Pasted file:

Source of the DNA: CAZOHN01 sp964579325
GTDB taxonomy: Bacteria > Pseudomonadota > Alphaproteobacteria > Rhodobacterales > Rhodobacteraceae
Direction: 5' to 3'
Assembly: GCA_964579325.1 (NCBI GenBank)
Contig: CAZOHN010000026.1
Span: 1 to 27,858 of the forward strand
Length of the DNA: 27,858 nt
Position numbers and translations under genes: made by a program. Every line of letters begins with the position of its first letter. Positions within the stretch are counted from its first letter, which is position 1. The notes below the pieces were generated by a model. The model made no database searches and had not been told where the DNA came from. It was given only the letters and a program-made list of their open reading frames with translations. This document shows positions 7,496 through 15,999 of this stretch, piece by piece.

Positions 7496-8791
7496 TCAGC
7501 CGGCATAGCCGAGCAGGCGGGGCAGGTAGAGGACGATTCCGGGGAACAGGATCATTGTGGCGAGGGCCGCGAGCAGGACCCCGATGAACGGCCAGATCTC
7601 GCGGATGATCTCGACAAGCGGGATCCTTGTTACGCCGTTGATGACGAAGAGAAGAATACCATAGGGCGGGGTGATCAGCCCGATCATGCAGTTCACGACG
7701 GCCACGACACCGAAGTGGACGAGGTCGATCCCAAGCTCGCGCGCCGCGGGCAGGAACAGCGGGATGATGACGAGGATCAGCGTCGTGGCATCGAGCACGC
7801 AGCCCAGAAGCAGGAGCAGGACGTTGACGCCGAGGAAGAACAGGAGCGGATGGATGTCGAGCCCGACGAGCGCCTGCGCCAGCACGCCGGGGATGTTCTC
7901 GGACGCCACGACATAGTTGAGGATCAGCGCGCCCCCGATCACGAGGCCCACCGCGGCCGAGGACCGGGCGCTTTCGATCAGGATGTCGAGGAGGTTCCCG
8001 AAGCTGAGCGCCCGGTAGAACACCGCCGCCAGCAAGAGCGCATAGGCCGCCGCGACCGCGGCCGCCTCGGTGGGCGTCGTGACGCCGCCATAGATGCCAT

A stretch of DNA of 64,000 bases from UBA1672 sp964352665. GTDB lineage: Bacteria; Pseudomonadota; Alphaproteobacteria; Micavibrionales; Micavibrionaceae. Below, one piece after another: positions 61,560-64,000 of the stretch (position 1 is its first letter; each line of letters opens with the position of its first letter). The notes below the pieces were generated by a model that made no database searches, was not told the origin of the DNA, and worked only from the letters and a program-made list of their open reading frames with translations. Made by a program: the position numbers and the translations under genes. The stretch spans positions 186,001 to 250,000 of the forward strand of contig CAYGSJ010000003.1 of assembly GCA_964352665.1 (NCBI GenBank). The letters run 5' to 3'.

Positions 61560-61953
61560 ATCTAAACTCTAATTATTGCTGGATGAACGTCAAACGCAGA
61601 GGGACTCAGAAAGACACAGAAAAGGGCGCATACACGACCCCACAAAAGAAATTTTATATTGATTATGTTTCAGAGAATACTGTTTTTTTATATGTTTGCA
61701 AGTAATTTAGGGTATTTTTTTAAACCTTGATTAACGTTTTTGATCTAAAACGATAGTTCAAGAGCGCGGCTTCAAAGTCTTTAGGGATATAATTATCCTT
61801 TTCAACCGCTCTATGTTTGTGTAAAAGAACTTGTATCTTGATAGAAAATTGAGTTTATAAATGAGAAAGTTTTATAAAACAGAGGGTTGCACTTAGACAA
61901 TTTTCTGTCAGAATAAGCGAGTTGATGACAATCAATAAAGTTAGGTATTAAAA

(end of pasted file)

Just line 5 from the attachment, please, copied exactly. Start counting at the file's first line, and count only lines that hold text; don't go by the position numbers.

Contig: CAZOHN010000026.1